In our previous sample snippet, Cancel a Loop in a Task with CancellationTokens in C#, I try to explain how we can get out of a looping C# task, but a problem may arise from that situation. If we were to wait for any result out of that task, we would be blocking the calling thread until the task returned, which is not good if we are on the main thread. We would be locking our UI and might crash our application.
So I’ve been testing different ways to get out of that loop without causing any trouble, and you can achieve what we want in many different ways.
So, to begin with, I think I would correctly assume that it is only necessary to wait for a task to complete if that task will return something. If there is no return value, why would we want to call wait on it? We can just break out of it, correct me if I’m wrong. If we have a return value, then it is necessary to surround the wait call on the task with
catch to receive its result. But then again, we can avoid the locking here with a continuation task, which will create and start the task after the first one completes, giving us the result from the previous task to work with.
If by any chance we want to wait for any result, then we must use the
wait method, locking the calling thread. This will lead to the same problem, blocking that thread and if this thread is the main thread that holds our UI, it's bad for the user experience and might lead to crashing our application.
First solution, to correct this.
Have a Task, create the Working Task, and wait for it to finish. So you’ll have two tasks in the end and you won’t be locking the UI thread. But, say you have a UI Button to start these chaining tasks. You’ll be creating as many tasks as you click that button. Unless you implement a way to only have one running at any time. You could do that, by sending a cancellation token, in which you kill the task before re-creating a new one. But this could loop back to our blocking problem.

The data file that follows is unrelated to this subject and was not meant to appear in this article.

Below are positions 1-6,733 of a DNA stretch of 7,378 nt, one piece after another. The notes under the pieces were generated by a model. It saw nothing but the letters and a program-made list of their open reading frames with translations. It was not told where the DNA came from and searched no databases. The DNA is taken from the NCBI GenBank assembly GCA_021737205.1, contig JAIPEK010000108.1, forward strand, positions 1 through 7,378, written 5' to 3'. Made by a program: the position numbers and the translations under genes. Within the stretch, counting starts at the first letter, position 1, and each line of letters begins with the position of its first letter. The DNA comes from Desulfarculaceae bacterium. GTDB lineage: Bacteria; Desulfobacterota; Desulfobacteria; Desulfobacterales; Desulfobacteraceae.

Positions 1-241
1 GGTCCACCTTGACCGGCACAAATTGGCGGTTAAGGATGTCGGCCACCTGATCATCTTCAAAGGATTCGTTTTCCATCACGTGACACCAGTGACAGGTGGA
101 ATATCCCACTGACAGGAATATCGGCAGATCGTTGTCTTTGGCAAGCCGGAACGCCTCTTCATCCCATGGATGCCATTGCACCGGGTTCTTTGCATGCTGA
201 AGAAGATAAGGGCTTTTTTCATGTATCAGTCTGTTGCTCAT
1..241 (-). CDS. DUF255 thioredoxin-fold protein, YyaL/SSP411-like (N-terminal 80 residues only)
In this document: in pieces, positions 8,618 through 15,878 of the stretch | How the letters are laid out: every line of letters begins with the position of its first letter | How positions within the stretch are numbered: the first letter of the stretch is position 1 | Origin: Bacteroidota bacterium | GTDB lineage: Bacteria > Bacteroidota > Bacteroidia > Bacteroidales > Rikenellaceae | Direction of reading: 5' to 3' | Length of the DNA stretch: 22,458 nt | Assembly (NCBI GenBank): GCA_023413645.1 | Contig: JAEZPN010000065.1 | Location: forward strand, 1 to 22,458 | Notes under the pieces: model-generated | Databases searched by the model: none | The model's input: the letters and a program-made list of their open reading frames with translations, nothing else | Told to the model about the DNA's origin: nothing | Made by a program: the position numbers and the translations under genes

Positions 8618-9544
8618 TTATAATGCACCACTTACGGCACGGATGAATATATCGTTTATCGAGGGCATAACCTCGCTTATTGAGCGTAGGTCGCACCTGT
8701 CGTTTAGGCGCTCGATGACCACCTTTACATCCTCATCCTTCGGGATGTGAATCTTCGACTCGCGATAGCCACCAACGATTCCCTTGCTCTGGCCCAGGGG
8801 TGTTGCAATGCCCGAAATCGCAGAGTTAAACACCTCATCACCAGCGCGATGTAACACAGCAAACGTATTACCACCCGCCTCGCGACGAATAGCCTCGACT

Another way of doing this is going
Await on the methods.
For a method that doesn’t return any value, we just have to change our code to break out of our loop when the cancellation is requested, instead of calling
ThrowIfCancelledRequired(), we just check if the Cancellation is requested and just break out. As we’re not waiting for any result, we just let the task finish. Using this idea, we could even remove the need of the cancellation token. We could use a volatile bool variable to control our cancellation for us. But I find it more ‘good practice’ to use the cancellation token. I don’t really know how the volatile access performs between multiple tasks, so I’m keeping the Cancellation Token. Here’s a sample code:
volatile bool _run = true;
public void Start( )
_cts = new CancellationTokenSource();
var token = _cts.Token;
var t = Task.Factory.StartNew(() =>
public void Cancel( )
if( _cts != null )
void Main( )
This will output something like this after pressing Enter after 4 seconds:
_cts is a member variable of the class where
Start is being called so it can be accessed in the
Cancel method. Back to our first solution, if we were to declare a
volatile bool _run variable as commented on the
Cancel method, we would have to, firstly, uncomment that line to change the value to
false, and change the
true on the
Remember that I only break out of the loop with
break because the method does not return any value to the calling thread. Otherwise, I would have to
catch that value.
I hoped you enjoyed this and if you’ve learned something today, my work is done. Please leave a comment or suggestion.